Time and time again I drove past thousands of flowering Crocosmia on the roadsides of New Zealand, remarking to myself, “I’ll stop in a few miles and take a photo of this.” As a plant of South African origin, Crocosmia apparently loves Kiwi roadsides. I never stopped to take that picture, so the closest I can come is this Crocosmia planting pondside at the Christchurch Botanical Garden, strangely in the native plant section of that garden.
My thought, of course, is to imitate the New Zealand roadside effect–Crocosmia ‘Lucifer’ in long grass–as ornament to my naturalistic garden. It will flare up in flower, then disappear, like the orange day lilies, into the grass.
I use that word “naturalistic” with thoughtful consideration, having recently read serious on-line postings on this issue–on the inaccuracy, downright dishonesty, and/or inappropriateness of that word. One is Michael King’s blog post on Perennial Meadows here; another is Emma White’s thought-provoking essay here. Both are now on the thinkingardens web site.
Michael’s point seems to be that “naturalistic” planting design has become commodified, and is now simply a formula (in the hands of lesser designers) widely used simply because it’s become a popular style, usually without any attention to sense of place or to the creative needs of the garden and the garden maker, in fact, that it stifles creativity. He has nothing against the style itself, only that it has become formulaic. He would also like to abolish use of the term “naturalistic” because he sees its use as dishonest, promising a true naturalism, a nature-based kind of garden, when it is not that at all.
Emma White’s well written and well reasoned essay tries to understand the meaning of the words “nature” and “naturalistic” as applied to gardens, and in her exploration she encounters a series of ambiguities and dead ends. She concludes her discussion by asking, “Is it time to rethink the language we are using? Could this be the end of the term ‘naturalistic planting’, or least the end of its ambiguity? It’s up to you.”
In contrast to these seriously considered opinions, I have no issue with using “naturalistic planting” to describe what I do in my garden or what many others do. But I’ve selected the meaning I want to use and it is mainly an aesthetic one. When I describe my garden as a naturalistic planting, I mean it is an artificial creation, designed to be aesthetically pleasing, but an artificial planting that imitates nature, that very much creates its own nature, using plants from all over the world, but plants well suited to my local conditions and selected to complement the garden’s sense of place. My use of the word “artificial” means nothing more than creation of a living community, or communities, of plants, just not communities you would find “naturally” anywhere in nature.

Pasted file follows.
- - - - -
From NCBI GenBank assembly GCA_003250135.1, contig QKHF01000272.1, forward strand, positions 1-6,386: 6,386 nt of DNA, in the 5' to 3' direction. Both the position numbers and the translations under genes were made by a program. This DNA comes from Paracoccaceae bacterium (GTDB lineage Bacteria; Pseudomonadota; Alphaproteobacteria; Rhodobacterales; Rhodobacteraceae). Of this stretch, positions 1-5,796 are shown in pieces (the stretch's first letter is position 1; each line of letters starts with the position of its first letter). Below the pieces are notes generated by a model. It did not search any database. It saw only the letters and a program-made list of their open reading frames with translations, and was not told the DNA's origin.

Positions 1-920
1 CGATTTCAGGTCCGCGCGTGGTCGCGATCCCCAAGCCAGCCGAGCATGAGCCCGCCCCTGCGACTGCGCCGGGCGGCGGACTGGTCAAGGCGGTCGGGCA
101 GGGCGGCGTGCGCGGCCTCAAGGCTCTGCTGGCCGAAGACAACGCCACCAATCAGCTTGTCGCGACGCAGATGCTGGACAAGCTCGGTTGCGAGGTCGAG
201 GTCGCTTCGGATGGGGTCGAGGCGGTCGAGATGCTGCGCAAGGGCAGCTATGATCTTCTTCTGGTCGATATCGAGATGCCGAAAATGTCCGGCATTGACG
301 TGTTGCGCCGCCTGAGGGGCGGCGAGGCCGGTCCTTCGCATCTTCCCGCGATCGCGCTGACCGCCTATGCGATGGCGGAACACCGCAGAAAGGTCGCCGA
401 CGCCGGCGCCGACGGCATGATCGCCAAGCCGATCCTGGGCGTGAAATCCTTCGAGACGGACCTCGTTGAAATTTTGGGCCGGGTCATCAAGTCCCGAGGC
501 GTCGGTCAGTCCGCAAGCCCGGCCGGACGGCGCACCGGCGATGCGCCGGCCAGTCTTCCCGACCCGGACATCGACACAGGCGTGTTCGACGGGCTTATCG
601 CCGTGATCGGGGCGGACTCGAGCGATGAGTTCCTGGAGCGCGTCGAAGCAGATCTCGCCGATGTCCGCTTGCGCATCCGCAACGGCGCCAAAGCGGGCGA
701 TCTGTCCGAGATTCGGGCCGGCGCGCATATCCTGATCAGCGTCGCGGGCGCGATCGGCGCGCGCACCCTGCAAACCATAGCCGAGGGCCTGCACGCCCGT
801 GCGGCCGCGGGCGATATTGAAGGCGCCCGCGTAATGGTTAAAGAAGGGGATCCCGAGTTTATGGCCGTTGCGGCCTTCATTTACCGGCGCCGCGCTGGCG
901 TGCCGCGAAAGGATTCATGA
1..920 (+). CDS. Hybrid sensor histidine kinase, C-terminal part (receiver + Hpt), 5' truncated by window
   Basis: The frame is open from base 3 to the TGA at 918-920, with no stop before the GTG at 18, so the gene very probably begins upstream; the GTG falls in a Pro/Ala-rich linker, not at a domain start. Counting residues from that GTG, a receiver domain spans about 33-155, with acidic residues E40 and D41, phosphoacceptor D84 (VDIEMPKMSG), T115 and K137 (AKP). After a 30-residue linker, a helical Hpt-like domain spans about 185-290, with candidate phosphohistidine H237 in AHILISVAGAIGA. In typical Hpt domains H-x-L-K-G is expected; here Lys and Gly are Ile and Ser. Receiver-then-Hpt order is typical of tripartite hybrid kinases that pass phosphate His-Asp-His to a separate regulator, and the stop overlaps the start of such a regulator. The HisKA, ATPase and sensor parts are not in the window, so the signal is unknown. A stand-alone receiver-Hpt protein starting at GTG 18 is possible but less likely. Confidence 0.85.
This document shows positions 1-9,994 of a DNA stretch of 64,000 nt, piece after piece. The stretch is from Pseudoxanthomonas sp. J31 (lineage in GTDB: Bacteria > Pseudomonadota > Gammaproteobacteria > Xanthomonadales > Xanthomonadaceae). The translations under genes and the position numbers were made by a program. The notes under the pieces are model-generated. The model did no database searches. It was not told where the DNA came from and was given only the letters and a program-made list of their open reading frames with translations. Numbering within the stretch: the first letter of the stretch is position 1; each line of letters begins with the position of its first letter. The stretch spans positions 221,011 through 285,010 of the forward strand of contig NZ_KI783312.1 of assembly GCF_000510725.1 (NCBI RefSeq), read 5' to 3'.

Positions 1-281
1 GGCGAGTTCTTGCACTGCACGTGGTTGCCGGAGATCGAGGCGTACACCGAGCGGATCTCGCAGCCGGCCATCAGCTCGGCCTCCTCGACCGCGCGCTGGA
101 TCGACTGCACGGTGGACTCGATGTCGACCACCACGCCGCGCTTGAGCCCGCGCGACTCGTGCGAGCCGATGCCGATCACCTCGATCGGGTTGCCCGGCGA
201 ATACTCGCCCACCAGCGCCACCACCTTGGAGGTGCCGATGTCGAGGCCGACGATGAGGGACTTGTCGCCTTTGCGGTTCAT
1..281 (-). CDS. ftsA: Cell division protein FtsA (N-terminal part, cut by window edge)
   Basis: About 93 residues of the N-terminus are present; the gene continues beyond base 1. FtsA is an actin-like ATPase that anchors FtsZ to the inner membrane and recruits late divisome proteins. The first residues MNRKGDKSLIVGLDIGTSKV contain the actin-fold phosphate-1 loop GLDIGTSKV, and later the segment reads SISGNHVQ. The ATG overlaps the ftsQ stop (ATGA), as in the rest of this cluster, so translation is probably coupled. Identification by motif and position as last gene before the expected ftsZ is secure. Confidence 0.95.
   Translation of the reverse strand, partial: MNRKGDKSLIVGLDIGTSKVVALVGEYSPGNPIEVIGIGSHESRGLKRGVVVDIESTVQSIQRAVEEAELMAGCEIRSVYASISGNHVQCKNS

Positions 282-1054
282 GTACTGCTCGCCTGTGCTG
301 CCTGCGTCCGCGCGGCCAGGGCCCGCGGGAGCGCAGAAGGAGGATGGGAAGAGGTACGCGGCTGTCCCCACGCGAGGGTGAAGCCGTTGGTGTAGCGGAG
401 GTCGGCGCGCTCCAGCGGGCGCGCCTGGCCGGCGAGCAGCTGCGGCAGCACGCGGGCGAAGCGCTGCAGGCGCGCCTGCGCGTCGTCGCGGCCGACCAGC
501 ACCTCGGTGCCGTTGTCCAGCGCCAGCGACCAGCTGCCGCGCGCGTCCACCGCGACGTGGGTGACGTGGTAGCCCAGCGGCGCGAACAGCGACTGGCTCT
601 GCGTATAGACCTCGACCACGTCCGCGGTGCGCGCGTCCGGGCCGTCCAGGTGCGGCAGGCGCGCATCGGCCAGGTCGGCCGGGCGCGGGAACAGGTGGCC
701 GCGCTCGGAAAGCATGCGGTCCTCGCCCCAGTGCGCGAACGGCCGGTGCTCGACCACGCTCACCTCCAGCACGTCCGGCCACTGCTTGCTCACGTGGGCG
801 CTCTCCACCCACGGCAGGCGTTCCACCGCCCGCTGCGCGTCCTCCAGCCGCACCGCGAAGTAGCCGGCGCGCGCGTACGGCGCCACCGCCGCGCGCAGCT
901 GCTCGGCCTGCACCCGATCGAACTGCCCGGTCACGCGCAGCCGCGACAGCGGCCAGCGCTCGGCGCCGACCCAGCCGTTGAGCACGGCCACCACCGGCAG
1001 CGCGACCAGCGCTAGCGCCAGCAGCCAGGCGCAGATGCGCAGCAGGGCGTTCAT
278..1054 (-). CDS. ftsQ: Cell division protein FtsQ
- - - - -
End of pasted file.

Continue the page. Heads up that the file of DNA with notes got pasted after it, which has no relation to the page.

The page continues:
For a detailed discussion of the meaning of “natural” in today’s world, I recommend Emma Marris’ important book, Rambunctious Garden: Saving Nature in a Post-Wild World. I began my garden several years before Marris’ book was published, at first feeling quite guilty that I wasn’t limiting my plant palette to native plants (whatever those are; the question remains open), and using the horticultural and scientific writings of Noel Kingsbury and Piet Oudolf to guide me. Now I find ecologists all over the world are are recognizing that we live in a world of created nature–no untouched, pristine nature exists–and our only choice, our only chance, is to learn to manage that created nature.
I know Lucifer is one Crocosmia that can survive my zone 6 climate and that it likes moisture (perhaps not as much moisture as I have), so time will tell whether this plant is destined to permanently join the other plants in my naturalistic garden.